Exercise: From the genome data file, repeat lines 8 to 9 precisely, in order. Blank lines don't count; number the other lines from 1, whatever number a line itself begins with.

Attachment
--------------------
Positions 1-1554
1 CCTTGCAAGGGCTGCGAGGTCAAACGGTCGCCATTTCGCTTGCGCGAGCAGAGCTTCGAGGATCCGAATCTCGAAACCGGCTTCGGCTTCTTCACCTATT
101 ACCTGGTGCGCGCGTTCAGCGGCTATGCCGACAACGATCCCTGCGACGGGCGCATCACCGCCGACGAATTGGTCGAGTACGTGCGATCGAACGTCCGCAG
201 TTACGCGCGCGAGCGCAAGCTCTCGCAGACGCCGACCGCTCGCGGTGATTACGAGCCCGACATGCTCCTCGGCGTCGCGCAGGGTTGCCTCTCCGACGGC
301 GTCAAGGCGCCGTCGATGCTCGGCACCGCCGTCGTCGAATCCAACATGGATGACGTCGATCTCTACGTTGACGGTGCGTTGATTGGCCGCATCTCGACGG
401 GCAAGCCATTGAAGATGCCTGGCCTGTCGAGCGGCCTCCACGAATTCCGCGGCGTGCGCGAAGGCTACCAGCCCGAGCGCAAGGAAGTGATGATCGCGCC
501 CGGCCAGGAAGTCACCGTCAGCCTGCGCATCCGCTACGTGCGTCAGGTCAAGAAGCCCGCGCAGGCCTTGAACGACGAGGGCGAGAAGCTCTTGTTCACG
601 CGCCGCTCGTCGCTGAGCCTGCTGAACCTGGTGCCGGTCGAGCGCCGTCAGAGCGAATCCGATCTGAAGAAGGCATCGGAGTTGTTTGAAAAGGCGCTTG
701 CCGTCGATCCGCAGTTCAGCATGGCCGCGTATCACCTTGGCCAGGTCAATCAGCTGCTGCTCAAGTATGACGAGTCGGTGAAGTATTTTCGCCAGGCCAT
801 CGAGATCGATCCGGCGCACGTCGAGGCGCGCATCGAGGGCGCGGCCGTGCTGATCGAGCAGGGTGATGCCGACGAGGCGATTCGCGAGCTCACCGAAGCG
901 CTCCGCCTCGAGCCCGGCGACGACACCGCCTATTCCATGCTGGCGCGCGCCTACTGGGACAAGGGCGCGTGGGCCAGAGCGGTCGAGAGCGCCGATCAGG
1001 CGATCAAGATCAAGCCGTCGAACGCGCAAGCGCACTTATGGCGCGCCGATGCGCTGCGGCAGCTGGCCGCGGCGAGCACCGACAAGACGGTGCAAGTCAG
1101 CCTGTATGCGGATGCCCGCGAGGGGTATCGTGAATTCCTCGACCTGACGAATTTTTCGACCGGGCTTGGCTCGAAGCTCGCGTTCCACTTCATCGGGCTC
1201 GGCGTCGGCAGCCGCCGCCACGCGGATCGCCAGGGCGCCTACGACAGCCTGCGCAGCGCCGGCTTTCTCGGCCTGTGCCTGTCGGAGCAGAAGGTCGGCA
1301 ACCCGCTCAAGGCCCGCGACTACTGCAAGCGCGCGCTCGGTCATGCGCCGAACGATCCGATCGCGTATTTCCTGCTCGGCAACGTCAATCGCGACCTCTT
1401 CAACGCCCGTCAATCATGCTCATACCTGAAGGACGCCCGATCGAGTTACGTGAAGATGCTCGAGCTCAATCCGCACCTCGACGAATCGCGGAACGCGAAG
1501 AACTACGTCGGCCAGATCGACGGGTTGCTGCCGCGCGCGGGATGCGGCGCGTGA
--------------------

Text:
601 CGCCGCTCGTCGCTGAGCCTGCTGAACCTGGTGCCGGTCGAGCGCCGTCAGAGCGAATCCGATCTGAAGAAGGCATCGGAGTTGTTTGAAAAGGCGCTTG
701 CCGTCGATCCGCAGTTCAGCATGGCCGCGTATCACCTTGGCCAGGTCAATCAGCTGCTGCTCAAGTATGACGAGTCGGTGAAGTATTTTCGCCAGGCCAT